Ghosts in the frequency
Galapaghost’s previous music has usually revolved around a guitar and piano based rock ala Wainright. With his second release of 2018 “Sootie”, he has moved from electronic sprinkles in his music to going full in on the electronica front. Guitars are still here too though and overall it reminds me a little of very early Beck style-wise.
“Bedtime” opens with this Beck mentality in full steam. Thick synths that play over a lazy but chunky drum loop kicks things off. Instruments flip between going forward and being played in reverse and Galapaghost’s vocals have embraced the general meh the track goes for. It works well because the album as a whole has an emptiness to it and the lazy vibes of the chilled out synths and singing only add to the downbeat melancholy tone. “May 25” has a reggae beat but there’s no happiness to be found and “Jellyfish” is a poke at vaporwave music. It rarely changes from its singular chord played out on its cheap sounding fuzzy organs and so it gets tired on your ears really quickly. It’s not that the song is bad – it’s actually very enjoyable – but everything is asking for the same part of your ear to listen to it and so it becomes a bit of a battle. “Seth” is far more interesting with its arpeggiators and low piano rumbles to create more of a stirring mood within – spreading that frequency out to make the song come alive.
“Sootie” has a great groove to it. The bassline is great and takes over the heavily compressed drums that sound like they’ve been made at 64kpbs. Add in kazoo-like vocals and Casio pen keyboards and you have something groovy and retro. “Lukewarm Love” makes better use of the retro grizzly synths in its lethargic pulsing beat. It’s more melodic and less at odds with itself. It also reminds me heavily of another artist that does electro-piano-rock crossover work called Birdmask. Both artists have a wide sound palette but a small budget to play with but Birdmask stays on the theatrical angst side of music. Galapaghost has previously been that side of the line and this move over to something more chilled and underplayed for me is a bit hit and miss. The release does end with two hits though. “Don’t Frown” is a great track that has a bit more of a backbone to it and feels less clunky and fuller than some of the earlier tracks on the album and the closing track “Sunfrost” is a 2 am sub-thump psychedelic trance-inducing piece. It’s completely different tonally to everything else but also confirms to me that Sootie is an experiment of sorts – finding out different ways to do electronic music and seeing what fits.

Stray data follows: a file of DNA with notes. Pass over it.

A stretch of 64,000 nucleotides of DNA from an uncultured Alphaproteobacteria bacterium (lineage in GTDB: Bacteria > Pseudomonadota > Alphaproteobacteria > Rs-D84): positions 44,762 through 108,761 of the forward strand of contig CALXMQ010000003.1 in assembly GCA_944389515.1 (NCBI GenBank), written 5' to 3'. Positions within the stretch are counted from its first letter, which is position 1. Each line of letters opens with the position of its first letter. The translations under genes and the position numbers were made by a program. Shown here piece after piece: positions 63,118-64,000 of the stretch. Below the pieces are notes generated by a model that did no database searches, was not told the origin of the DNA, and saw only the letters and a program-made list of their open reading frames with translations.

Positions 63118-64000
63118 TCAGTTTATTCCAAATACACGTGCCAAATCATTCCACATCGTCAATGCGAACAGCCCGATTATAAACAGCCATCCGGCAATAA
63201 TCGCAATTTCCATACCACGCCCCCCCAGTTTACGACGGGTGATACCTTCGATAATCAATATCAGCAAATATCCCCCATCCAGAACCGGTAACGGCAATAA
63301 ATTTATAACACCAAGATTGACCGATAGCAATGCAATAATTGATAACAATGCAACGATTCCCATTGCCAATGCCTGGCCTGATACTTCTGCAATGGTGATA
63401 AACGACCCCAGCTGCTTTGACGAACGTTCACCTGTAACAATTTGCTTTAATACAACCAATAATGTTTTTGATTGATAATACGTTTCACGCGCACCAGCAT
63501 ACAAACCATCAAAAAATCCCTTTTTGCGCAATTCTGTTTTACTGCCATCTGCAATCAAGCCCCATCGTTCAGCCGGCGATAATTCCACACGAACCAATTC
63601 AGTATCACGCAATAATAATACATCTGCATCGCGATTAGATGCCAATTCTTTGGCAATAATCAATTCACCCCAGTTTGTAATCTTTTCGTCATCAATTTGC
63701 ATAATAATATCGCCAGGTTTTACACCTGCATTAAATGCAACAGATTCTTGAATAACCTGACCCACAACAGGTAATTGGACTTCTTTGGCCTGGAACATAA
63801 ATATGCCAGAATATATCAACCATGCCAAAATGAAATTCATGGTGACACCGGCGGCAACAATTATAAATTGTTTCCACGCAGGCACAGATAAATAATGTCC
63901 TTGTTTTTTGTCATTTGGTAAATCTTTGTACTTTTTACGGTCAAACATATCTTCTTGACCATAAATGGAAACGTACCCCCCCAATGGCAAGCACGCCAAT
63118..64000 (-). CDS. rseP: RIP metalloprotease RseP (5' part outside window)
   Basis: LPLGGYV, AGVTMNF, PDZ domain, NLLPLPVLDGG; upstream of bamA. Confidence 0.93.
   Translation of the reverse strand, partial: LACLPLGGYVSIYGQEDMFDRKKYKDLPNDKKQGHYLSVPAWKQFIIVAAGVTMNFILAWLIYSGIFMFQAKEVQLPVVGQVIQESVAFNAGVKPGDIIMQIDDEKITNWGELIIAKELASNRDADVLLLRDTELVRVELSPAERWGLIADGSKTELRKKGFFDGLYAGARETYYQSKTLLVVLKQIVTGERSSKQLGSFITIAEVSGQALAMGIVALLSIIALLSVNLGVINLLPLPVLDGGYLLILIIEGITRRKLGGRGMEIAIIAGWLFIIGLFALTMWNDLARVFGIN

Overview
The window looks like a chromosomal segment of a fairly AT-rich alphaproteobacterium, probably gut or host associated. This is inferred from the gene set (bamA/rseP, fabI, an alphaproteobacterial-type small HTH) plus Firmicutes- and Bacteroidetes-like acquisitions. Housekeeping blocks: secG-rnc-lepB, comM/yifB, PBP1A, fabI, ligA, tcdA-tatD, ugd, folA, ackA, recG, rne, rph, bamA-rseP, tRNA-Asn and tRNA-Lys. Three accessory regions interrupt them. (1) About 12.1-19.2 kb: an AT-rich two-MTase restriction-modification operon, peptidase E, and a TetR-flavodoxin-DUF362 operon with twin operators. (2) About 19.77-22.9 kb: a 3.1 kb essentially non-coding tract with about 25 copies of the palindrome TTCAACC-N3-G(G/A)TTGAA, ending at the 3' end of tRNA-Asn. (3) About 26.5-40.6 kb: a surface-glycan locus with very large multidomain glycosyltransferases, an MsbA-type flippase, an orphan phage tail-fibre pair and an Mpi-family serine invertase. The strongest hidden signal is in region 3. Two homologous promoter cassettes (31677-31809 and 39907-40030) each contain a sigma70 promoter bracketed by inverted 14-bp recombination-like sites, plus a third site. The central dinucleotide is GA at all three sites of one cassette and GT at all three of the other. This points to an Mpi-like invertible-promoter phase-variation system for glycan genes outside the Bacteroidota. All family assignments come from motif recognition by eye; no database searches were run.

Galapaghost’s second release of 2018 is his weakest. I personally preferred Pulse (the title track from that release is fantastic) as this release feels less emotive and stretched out a bit thin production wise. Everything is taking place at the same frequency and it tires your ears when you listen to it end to end. There are some great tracks to be found here but you might want to listen to them all separately to get the most out of them.
Recommended track: Don’t Frown
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